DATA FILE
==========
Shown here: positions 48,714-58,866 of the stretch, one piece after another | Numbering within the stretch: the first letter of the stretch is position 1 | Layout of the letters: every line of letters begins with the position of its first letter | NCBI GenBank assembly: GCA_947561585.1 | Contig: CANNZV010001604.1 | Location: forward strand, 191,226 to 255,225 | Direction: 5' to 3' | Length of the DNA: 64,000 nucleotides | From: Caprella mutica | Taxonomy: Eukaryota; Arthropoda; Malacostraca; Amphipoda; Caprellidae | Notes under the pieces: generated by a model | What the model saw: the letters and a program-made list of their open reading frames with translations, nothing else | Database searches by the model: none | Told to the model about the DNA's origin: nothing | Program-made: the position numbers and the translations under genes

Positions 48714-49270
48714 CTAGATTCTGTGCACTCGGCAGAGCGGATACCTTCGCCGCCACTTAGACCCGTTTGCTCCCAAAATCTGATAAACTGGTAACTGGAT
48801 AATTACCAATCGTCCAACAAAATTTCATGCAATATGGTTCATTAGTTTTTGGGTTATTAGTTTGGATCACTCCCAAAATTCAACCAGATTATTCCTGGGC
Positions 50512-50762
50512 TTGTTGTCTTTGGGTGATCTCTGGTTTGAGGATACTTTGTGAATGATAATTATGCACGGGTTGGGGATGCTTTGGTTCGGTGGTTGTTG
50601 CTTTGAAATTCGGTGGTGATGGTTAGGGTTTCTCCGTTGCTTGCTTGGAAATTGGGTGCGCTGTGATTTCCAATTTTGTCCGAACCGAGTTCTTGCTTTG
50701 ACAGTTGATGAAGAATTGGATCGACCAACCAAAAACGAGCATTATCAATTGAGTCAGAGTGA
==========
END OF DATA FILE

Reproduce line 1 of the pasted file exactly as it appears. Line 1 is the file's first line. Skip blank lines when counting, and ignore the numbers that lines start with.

Shown here: positions 48,714-58,866 of the stretch, one piece after another | Numbering within the stretch: the first letter of the stretch is position 1 | Layout of the letters: every line of letters begins with the position of its first letter | NCBI GenBank assembly: GCA_947561585.1 | Contig: CANNZV010001604.1 | Location: forward strand, 191,226 to 255,225 | Direction: 5' to 3' | Length of the DNA: 64,000 nucleotides | From: Caprella mutica | Taxonomy: Eukaryota; Arthropoda; Malacostraca; Amphipoda; Caprellidae | Notes under the pieces: generated by a model | What the model saw: the letters and a program-made list of their open reading frames with translations, nothing else | Database searches by the model: none | Told to the model about the DNA's origin: nothing | Program-made: the position numbers and the translations under genes